A Simple Application of Lagrange Multiplier on Location Choice

My previous article Yiu (2019) introducing Lagrange Multiplier receives a very good view number. This article further illustrates its application in a simple residential location choice issue.

Lagrange Multiplier for Optimizing the Residential Location Choice

It is a common struggle to choose between living closer to the city centre but at a smaller flat or living at a bigger house but far from the centre. There are, of course, many other factors, but just for illustration's sake, let’s fix on these 2 factors only. The decision depends very much on the different considerations of each household, some may treasure more on housing size, but some may find the accessibility of utmost importance. The following examples show how to apply Lagrange Multiplier to find the optimal residential location and size when the considerations are different.

1. Assumptions

If households are choosing between housing size and distance from the city centre in their residential location choice, i.e. the closer to the city centre, the smaller the housing size because of the higher rent. Assuming that the choice is subject to the household’s budget line, say g = x+y-c, where

· x sm is the housing size of living floor area in square meters,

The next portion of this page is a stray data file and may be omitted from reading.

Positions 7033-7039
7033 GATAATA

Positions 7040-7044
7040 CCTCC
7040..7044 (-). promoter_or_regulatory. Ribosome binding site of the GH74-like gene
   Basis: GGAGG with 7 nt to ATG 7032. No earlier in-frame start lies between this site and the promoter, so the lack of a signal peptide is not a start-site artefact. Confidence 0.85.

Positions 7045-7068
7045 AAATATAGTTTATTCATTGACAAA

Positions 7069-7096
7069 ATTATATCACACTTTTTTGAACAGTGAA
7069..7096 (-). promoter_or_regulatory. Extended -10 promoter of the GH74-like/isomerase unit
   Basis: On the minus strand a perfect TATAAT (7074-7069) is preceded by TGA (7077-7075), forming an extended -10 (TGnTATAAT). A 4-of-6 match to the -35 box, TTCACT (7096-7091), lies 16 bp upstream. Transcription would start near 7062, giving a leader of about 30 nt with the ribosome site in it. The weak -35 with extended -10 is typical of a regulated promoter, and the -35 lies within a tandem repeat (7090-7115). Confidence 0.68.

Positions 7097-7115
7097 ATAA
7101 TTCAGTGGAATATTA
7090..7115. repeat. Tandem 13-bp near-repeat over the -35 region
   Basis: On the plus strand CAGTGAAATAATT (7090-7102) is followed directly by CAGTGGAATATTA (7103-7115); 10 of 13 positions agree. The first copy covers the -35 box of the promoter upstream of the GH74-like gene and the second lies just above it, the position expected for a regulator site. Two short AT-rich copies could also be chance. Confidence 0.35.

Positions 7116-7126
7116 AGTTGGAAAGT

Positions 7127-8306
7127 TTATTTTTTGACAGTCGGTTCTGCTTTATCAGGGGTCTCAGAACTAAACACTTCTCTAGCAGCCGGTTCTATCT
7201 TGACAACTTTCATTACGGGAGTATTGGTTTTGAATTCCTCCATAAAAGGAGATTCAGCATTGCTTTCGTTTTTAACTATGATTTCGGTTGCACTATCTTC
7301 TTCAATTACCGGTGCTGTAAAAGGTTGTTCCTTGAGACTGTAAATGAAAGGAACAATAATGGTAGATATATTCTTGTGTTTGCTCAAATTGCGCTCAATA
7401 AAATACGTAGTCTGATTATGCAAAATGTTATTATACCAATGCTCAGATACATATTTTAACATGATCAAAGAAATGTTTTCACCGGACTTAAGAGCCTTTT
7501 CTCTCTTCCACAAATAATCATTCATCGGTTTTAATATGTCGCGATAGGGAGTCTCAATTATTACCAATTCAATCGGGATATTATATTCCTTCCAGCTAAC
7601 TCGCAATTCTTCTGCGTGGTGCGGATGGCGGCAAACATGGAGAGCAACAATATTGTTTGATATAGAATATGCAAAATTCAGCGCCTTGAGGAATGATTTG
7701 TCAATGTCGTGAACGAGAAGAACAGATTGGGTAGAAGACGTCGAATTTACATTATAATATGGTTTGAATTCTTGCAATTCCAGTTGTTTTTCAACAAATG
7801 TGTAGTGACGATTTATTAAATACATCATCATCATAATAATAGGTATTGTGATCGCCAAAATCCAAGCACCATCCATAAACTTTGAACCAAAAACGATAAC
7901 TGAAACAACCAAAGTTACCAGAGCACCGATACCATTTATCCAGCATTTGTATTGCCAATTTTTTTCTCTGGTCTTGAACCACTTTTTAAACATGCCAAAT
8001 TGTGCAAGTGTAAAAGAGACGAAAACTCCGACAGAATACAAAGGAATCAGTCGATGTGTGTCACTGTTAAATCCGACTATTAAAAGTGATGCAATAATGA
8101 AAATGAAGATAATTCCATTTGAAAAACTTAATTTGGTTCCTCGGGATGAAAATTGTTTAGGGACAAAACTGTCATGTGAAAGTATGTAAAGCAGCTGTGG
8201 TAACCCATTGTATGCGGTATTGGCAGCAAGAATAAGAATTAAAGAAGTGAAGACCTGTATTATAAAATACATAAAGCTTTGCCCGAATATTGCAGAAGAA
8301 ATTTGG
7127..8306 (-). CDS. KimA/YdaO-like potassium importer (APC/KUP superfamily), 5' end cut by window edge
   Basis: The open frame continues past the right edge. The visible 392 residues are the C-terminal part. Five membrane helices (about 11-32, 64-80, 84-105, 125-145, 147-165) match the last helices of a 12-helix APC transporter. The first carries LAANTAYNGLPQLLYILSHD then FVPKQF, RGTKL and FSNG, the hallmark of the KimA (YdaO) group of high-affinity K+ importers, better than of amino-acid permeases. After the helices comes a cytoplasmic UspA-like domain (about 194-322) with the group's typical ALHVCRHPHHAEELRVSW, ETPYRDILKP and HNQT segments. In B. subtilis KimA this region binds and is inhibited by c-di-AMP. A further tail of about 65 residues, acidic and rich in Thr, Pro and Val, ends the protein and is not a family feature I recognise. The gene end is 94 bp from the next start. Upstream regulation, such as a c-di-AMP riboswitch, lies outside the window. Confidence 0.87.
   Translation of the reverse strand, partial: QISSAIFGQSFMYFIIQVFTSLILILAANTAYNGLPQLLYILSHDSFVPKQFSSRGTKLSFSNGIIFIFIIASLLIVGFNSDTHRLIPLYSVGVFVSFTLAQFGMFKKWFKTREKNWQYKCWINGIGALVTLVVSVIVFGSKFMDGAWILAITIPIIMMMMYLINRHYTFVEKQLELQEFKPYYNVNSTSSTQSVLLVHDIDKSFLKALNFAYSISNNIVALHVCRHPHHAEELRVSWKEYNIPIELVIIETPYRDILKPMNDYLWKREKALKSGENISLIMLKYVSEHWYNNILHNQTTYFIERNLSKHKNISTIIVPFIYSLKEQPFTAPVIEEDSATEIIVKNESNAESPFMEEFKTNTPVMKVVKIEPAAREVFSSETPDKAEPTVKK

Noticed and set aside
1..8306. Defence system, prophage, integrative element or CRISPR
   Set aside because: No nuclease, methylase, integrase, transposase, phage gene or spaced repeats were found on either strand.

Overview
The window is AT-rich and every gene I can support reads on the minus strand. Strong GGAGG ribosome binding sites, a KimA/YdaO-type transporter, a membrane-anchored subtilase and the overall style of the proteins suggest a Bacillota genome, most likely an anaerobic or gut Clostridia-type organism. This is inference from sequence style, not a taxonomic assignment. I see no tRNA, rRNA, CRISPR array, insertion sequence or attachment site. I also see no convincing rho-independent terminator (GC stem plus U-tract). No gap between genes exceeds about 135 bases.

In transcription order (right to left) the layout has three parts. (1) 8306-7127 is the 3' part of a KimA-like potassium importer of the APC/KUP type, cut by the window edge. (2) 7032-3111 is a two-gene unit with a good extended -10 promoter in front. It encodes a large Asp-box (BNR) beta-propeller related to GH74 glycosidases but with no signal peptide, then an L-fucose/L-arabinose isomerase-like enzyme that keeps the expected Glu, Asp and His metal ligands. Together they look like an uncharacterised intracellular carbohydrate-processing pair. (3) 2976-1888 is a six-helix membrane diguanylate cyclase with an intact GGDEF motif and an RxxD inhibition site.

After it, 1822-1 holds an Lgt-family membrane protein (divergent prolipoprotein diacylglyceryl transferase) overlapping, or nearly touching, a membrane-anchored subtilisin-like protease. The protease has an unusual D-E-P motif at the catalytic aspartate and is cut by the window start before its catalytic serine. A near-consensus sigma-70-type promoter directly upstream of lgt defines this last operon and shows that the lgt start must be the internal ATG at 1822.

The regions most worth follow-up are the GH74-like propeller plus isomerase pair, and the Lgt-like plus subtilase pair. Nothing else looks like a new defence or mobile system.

· y km is the distance from the city boundary (assuming a circular city of radius 100km from the centre to the boundary), and

· c is a constant

Assuming that the household’s indifferent curve is convex to the origin, i.e. the household is willing to sacrifice more of one variable when the other variable is too little. Let’s say the equation of the curve is f=xy.

Image for post
Image for post

2. Optimization

In other words, the optimization task is to maximize the objective fn, f=xy; subject to the constraint fn, g=x+y-c.

Applying the Lagrange Fn Z: xy + L(x+y-c),

put dZ/dx = y+L = 0; put dZ/dy = x+L = 0; put dZ/dL = x+y-c = 0;

thus L = -c/2, x=y= -L

Graphically, it is to find the tangent point of the budget line (g=x+y-c) to the outermost indifference curve (f=xy).

3. Example 1

If the household’s weekly income is only $1000, thus the max housing size affordable is 100 sm (every 1 sm bigger would cost $10 more) located at the city boundary (i.e. 0km from the boundary, or 100km from the centre), or the affordable housing size would be 0 sm if it is located at the city centre. (every 1km closer to the city centre would cost $10 more)

i.e. g = x+y+100


thus, the optimal location and size are 50 km from the city centre and 50 sm in size (middle size, the middle between centre and boundary).

Example 2

But for low-income households, living in the city centre provides more job opportunities, their jobs require very long working hours and the traveling cost is very expensive, so they are more willing to sacrifice their housing size than the distance to the city centre.

Let’s say their indifference curve becomes f2 = x(y-50)

Z: x(y-50) + L(x+y-100)

put dZ/dx = y-50+L = 0

put dZ/dy = x+L = 0

put dZ/dL = x+y-100 = 0

thus x=-L, y=-L+50, i.e. -2L+50–100 = 0, therefore, L=-25

These low-income households prefer living at a smaller sized home (25sm), but closer to the city centre (at 25 km from the city centre, or 75 km from the city boundary).


Yiu, C.Y. (2019) An Introduction to Lagrange Multiplier on Solving Optimization Questions under Economic Constraints, Medium, Mar 20. https://medium.com/me/stats/post/f9bc9b439169

Written by

ecyY is the Founder of Real Estate Development and Building Research & Information Centre REDBRIC

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